2) The Stability Pact is supposed to ensure that the European macroeconomy stays in proper balance in light of the common currency. It was rammed through to scare countries like Italy from running large fiscal deficits. The European Commission subsequently reprimanded small countries like Portugal for running multi-year deficits above a certain percentage of GDP. But as soon as France was in a similar situation, it cried foul and refused to pay the fines that are supposed to accompany such violations. Sounds like France pushed through a program intended to limit other nations’ behaviors while having no effect on its own. Look at Bolton’s quotation from above one more time. Replace “the U.S.” with “France.” Is it any less true?

3) When the French people rejected the EU Constitution, Jacques Chirac refused to acknowledge that the French were disgruntled with the French political elite. Instead, Chirac tried to change the subject by criticizing Britain for not paying enough to the EU. Britain’s net contribution to the EU is nearly 4 billion euro. France’s net contribution is 1.7 billion euro thanks to the 24 BILLION euro that France receives from the EU Common Agricultural Policy. That’s what I call chutzpah.

The biggest problem with the political culture that has blossomed during the Iraq War is that it really has encouraged a "with us or against us" mentality among Americans of all political stripes. If you're a conservative, you're encouraged to think of "Old Europe" as a bunch of weenies with their heads in the sand. If you're a liberal, you look longingly across the Atlantic at that superior way of life. The fact is, both views are ridiculous. There are douchebags in America. But there's no shortage of wankers in Europe, either. In fact, many of them sit in government offices in Paris.

So at a time when America desperately needs to mend relations with Europe, the administration needs to recognize that John Bolton is a faulty choice for ambassador to the UN.

And at the same time, at a time of crisis for the EU, it’s time for every other European government to recognize the liability of France’s brazen, selfish foreign policies.

1 Comments:

Blogger D. said...

Nice post, sir, and I strongly agree that France is trying to Bolton-ise the EU (especially in terms of the disgraceful CAP).

Call me a typical mixed market-loving Brit, however, but I disagree with your assertion that liberal internationalism (more specifically the free market) is always the best model for opposing national self-interests. While free trade CAN “create a situation in which every participating party is better off” that’s not always the case and there’s still a strong need for organisations to “constrain national power and thereby blunt the nastiness of brute self-interest” from time to time.

Conveniently enough, some parallels between Alsace-Lorraine and the present day crisis in the Middle East can be used to argue this point.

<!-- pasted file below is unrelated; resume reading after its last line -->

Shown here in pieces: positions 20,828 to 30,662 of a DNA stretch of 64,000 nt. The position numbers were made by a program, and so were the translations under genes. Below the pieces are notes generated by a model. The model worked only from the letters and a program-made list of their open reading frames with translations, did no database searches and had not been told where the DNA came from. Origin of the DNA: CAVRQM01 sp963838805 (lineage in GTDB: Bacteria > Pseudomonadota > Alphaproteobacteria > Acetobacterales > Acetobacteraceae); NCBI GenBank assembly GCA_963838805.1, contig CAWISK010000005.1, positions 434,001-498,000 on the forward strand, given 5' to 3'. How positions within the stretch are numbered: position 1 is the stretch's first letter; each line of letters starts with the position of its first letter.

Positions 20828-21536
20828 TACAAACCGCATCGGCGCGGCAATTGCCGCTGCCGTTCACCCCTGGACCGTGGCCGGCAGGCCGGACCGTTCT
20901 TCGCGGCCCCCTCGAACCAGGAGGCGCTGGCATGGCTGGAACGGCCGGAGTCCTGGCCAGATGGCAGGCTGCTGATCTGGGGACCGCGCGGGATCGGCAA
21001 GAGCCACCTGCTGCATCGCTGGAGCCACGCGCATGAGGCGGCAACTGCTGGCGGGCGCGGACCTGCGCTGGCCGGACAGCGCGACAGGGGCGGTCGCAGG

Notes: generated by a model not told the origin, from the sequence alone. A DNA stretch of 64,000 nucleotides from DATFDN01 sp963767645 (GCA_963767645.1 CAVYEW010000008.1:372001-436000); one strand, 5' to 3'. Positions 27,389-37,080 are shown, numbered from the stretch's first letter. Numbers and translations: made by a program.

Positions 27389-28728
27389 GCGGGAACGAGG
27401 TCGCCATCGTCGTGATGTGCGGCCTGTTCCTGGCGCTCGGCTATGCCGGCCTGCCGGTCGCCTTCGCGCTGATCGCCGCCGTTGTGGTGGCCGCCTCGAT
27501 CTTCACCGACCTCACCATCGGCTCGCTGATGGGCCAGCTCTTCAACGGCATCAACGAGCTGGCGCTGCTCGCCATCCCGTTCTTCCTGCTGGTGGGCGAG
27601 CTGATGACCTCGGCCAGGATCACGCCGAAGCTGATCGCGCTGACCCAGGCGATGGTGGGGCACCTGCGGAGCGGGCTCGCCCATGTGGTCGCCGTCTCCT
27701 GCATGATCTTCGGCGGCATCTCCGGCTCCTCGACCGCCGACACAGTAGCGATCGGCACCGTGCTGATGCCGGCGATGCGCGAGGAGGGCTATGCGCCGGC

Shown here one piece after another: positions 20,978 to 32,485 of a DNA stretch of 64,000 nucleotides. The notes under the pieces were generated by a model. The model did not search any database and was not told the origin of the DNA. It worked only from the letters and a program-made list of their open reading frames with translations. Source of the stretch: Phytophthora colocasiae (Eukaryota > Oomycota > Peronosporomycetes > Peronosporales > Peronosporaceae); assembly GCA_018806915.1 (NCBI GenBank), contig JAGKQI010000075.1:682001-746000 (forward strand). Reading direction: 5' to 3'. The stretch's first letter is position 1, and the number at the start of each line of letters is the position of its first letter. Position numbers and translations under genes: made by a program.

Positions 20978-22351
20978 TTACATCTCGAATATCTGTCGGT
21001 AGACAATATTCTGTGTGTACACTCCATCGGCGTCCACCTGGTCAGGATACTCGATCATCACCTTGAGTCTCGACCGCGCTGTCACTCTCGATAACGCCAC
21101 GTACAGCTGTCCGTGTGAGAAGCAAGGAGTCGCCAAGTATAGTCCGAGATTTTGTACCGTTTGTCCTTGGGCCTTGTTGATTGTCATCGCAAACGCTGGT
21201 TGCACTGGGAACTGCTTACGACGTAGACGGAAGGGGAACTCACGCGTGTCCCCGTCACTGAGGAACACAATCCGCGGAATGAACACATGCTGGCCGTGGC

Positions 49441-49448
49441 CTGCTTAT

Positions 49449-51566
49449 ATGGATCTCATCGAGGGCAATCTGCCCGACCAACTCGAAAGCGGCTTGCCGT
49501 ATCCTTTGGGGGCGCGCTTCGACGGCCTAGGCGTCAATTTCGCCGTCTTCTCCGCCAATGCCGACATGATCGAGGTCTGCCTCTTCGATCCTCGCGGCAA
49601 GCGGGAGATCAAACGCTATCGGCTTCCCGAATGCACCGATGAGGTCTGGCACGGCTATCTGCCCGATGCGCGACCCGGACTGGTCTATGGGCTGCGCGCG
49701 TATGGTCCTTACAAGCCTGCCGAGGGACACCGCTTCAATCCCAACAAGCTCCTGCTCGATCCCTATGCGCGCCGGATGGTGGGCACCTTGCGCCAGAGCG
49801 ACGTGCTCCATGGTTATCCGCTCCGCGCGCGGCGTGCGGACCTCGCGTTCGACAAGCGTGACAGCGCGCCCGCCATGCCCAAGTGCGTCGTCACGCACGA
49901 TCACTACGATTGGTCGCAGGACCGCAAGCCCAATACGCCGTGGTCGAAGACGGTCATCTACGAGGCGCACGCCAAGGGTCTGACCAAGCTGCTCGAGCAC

In both cases you have your vital commodity: coal and steel in the former, oil in the latter. You have nations that are willing to go to war for the sake of them. Territorial disputes were avoided in Alsace-Lorraine because a free trade organisation was able to persuade nations to pool their resources and thus achieve greater prosperity. Fair enough but that’s not always the case.

The type of mutually beneficial consensus achieved by the ECSC seems to break down when a commodity becomes of such all-consuming importance to one country’s economy that their foreign policy is based mainly upon it being attained. Such is America’s economic hunger for oil that it has overriden the more global considerations of two international organisations (the UN over the invasion of Iraq and the G8 over Kyoto) and even disowned the scientific thought upon which Western societies run.

Surely when free trade exacerbates both military conflict and an enormous environmental crisis (note Bush’s comments yesterday: “Kyoto would have wrecked our economy” and “We're hooked on oil from the Middle East, which is a national security problem and an economic security problem.") some kind of world government needs to intervene?

In this sense the French desire for a counterpoise to America is virtuous, even if this is an accidental product of their self-interest. France may have been “antagonistic and foolhardy” towards the pro-war nations, but they were at least doing so in opposition to a war that was itself antagonistic and foolhardy.

Surely the invasion of Iraq will prove a greater catalyst to global instability and terrorism (which you cite as the major world issue) than any French attempt to rebalance the power axis between America and Europe?

The challenge, of course, is developing an organisation that can constrain national self-interest for the global good in a genuinely disinterested manner. I’m a Voltron diplomat, clearly.

Friday, July 01, 2005  

Post a Comment

<< Home